Medics later confirmed he had suffered a heart attack and is now recovering following treatment at a specialist chest hospital in London.

Martin now calls the energy drinks, “death in a can”.

He said: “There was no warning signs, I don’t know if it hurt, I just remember hitting the floor and waking up in hospital.

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Scientists create infertile mosquitoes


UK scientists say they have reached a milestone in the fight against malaria by creating a genetically modified mosquito that is infertile.

The plan is to wipe out the insects that spread malaria to people via bites, Nature Biotechnology reports.

Two copies of the mutant gene render the malaria-carrying female insect completely barren.

But one copy is enough for a mosquito mum or dad to pass it on to offspring.

This should perpetually spread the infertility gene throughout the population so the species dwindles or dies out.

However, the Imperial College London team say more safety tests are needed, meaning it will be a decade before the mutant mosquitoes can be released into the wild.

Cheating nature

The mutant mosquito can still carry and transmit malaria to people via bites.

But their genetic make-up means they should breed with and replace other malaria-carrying mosquitoes.

Any offspring with one copy of the gene would carry on passing the trait to future generations, while any female offspring that inherits both copies would be unable to reproduce.

mosquito eggsImage copyrightSCIENCE PHOTO LIBRARY
Image captionMosquito eggs

In this way, the host of the malaria parasite should eventually become extinct.

In the Imperial team’s experiments with Anopheles gambiae – a breed of mosquito that is rife in sub-Saharan Africa where the bulk of human malaria deaths currently occur – the mutant mosquitoes were kept with wild-type ones so they could mate.

The gene for infertility was transmitted to more than 90% of both male and female mosquitoes’ offspring across five generations, thanks to technology called gene drive, say the researchers Dr Tony Nolan and Prof Andrea Crisanti.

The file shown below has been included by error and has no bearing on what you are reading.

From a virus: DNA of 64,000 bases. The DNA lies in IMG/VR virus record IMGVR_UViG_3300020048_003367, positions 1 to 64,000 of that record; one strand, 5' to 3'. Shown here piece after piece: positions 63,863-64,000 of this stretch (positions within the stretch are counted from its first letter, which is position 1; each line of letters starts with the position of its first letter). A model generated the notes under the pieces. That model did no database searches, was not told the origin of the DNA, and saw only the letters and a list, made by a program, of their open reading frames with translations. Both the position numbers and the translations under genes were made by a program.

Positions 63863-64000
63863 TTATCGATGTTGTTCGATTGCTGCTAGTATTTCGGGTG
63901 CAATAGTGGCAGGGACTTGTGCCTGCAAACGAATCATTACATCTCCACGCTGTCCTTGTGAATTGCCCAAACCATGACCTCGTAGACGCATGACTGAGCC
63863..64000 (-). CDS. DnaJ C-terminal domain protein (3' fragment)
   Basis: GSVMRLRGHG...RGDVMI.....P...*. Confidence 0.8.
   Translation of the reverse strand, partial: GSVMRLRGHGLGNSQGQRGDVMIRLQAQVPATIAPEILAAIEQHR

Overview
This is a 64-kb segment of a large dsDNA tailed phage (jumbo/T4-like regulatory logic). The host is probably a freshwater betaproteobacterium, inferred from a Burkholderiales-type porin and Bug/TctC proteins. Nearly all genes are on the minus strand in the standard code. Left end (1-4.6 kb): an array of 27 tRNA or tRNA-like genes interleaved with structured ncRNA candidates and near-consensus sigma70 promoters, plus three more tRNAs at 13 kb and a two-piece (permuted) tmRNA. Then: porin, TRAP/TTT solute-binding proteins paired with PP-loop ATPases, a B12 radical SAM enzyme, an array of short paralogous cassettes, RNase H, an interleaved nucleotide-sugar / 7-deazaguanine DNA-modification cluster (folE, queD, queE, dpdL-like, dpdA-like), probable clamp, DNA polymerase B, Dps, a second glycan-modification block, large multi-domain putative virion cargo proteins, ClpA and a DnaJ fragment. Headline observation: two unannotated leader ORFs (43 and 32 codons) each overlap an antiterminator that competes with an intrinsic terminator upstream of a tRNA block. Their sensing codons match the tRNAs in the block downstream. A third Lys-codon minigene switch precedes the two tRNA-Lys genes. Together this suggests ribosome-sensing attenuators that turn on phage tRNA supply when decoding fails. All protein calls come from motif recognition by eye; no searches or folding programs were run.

Normally, one copy of a recessive gene has a 50% chance of being passed down from parents to their offspring. Gene drive – a DNA cutting and pasting machine that can manipulate genetic code as it is passed from parent to offspring – boosts this inheritance rate.

Wipe out

Some experts fear that wiping out mosquitoes may upset the natural balance of the environment.

mosquitoImage copyrightSPL

But Prof Tony Nolan said their method should not make a big dent in the overall mosquito population – just the ones that transmit malaria.

“There are roughly 3,400 different species of mosquitoes worldwide and, whileAnopheles gambiae is an important carrier of malaria, it is only one of around 800 species of mosquito in Africa, so suppressing it in certain areas should not significantly impact the local ecosystem.”

Prof David Conway, an expert in malaria at the London School of Hygiene and Tropical Medicine, said the work held promise: “The key achievement here is that a novel genetic drive mechanism can force these modifications to be passed on, using a trick that would not occur in nature.”

But he said more work was needed to check that the mosquitoes don’t evolve resistance to the genetic modification.

Source: BBC

Penis transplant plans for wounded US veterans

file picture of veteran

Surgeons are set to carry out the first penis transplant in the United States, in a bid to help wounded war veterans.

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New cases of bird flu in south west France

New cases of bird flu in south west France

France reported three more cases of highly pathogenic bird flu in the southwest of the country on Monday, just as the demand for foie gras is set to peak for the festive season.

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Lemon Water And How It Is Used To Lose Weight

lemon water

Most of the emails I get on daily basis are usually about how weight loss can be achieved quickly. Excessive weight gain is fast becoming a serious medical condition that our health professionals should pay attention to as many clients I get to meet are more than 100kg in weight while at the edge of been obese.